Tyler Lyson, PhD

Dr. Tyler Lyson studies fossil vertebrates, particularly dinosaurs and turtles. He is especially interested in the evolution of body plans and extinction patterns of different groups across major extinction events. 

In his research, Dr. Lyson integrates molecular, developmental, and morphological data from living and fossil organisms all within an evolutionary tree-based context to address complex paleobiological and paleoecological problems, including the evolution of body plans, niche partitioning in dinosaurs, and extinction patterns through time.

  • POSITIONCurator of Vertebrate Paleontology
  • EXPERTISE Evolution, Turtles, Dinosaurs
  • PhD

    Yale University

  • PHONE NUMBER 303.370.6328
  • EMAILTyler.Lyson@dmns.org


  • 1

    Lyson, T. R., Schachner, E. R., Botha-Brink, J., Scheyer, T. M., Lambertz, M., Bever, G. S., Rubidge, B., de Queiroz, K. 2014. Origin of the novel lung ventilatory apparatus of turtles. Nature Communications.

  • 2

    Lyson, T. R., Bever, G. S., Scheyer, T. M., Hsiang, A. Y., & Gauthier, J. A. 2013. Evolutionary origin of the turtle shell. Current Biology 23:1-7. 

  • 3

    For North Dakota paleontologist, it all started with a turtle. Interview in the New York Times. (2012).

  • 4

    The Day the Mesozoic Died. Howard Hughes Medical Institute documentary.

  • 5

    Lamanna M. C., Sues H. D., Schachner E. R., Lyson T. R. 2014. A New Large-Bodied Oviraptorosaurian Theropod Dinosaur from the Latest Cretaceous of Western North America. PLOS ONE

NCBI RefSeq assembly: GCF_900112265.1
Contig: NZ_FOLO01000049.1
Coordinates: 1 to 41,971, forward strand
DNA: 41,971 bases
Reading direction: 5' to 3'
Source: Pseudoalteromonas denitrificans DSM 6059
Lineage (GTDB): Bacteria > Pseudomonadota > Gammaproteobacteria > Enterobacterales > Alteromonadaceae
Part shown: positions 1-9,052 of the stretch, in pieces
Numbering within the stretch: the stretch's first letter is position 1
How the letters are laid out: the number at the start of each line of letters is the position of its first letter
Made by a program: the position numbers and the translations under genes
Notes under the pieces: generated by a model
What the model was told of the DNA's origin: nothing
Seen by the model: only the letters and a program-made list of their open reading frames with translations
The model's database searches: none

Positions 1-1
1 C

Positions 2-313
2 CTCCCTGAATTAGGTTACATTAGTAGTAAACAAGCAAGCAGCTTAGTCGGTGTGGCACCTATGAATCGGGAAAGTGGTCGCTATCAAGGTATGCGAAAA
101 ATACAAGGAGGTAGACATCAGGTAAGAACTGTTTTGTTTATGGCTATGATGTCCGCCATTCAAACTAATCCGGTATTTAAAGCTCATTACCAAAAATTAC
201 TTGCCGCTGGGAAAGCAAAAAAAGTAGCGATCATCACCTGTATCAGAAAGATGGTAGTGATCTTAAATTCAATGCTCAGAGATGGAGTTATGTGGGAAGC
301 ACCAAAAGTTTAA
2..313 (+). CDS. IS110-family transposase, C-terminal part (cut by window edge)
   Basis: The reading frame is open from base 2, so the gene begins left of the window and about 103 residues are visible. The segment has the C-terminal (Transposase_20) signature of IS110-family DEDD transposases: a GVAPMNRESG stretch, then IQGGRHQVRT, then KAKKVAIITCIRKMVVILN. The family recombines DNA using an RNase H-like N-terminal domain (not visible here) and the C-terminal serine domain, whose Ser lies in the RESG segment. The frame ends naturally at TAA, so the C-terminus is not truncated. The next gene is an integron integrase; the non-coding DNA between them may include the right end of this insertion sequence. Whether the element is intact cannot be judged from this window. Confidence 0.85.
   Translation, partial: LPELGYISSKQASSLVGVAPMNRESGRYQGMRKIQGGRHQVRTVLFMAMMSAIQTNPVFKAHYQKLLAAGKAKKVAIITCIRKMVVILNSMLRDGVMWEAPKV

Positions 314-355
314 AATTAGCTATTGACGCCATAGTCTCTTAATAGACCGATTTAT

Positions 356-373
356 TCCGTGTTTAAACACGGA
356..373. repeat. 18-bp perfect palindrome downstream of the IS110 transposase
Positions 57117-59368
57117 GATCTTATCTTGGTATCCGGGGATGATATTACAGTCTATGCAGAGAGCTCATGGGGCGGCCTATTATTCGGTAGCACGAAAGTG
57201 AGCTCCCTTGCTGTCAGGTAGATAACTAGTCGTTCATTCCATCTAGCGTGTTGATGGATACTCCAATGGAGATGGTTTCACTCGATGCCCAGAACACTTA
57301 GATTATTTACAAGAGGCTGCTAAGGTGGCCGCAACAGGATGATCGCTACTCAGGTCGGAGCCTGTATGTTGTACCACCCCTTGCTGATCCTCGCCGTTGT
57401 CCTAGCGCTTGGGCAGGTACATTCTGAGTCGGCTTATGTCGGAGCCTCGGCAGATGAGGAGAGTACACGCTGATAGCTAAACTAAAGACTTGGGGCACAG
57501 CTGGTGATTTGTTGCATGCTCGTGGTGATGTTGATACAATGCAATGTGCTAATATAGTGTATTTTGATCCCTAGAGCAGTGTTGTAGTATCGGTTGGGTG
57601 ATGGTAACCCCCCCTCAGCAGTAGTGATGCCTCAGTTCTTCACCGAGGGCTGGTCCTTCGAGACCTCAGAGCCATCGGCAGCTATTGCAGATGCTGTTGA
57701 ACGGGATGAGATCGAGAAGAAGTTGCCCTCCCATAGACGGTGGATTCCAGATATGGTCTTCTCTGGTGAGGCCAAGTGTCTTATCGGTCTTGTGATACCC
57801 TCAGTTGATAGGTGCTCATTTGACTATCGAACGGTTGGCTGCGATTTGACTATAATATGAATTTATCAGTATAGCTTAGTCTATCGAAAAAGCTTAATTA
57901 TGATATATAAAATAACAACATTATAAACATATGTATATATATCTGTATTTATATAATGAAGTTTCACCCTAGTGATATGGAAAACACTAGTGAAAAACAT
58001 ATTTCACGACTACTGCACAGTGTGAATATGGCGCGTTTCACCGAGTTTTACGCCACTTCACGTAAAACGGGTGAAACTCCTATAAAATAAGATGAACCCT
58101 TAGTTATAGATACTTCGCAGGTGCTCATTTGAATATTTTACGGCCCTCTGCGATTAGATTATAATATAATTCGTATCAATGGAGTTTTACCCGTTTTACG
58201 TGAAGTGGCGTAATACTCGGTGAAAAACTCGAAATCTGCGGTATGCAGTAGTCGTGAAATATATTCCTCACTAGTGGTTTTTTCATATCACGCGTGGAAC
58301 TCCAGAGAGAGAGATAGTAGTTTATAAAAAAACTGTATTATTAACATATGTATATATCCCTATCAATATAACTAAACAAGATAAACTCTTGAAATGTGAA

Who turtles are related to (birds/crocodiles, lizards, or lizards/birds/crocodiles) has remained one of the most vexing problems in evolutionary biology. The origin of turtles has become a classic morphology versus molecular problem, where morphology suggests one particular relationship while molecular data suggests another. Dr. Tyler Lyson’s research integrates novel molecular data with new morphological datasets that includes critical fossil species to address this difficult question. ​


The turtle, with their toothless beaks, skulls without any temporal openings, and ribs locked into their hulking shell, has one of the most distinctive and bizarre body plans of any animal. Dr. Tyler Lyson’s research focuses on filling in the fossil gaps between when turtles first diverged from other reptiles with a lizard-like body plan around 270 million years ago to when these features most characteristic of turtles evolved in the earliest shelled turtle at 210 million years ago. Through collaborative field work with Dr. Bruce Rubidge at the University of Witwatersrand in South Africa, Dr. Lyson hopes to fill in the morphological gap between the lizard-like body plan and the highly modified body plan found in living turtles and to determine when, how, and why each of these distinctive morphological features arose. 

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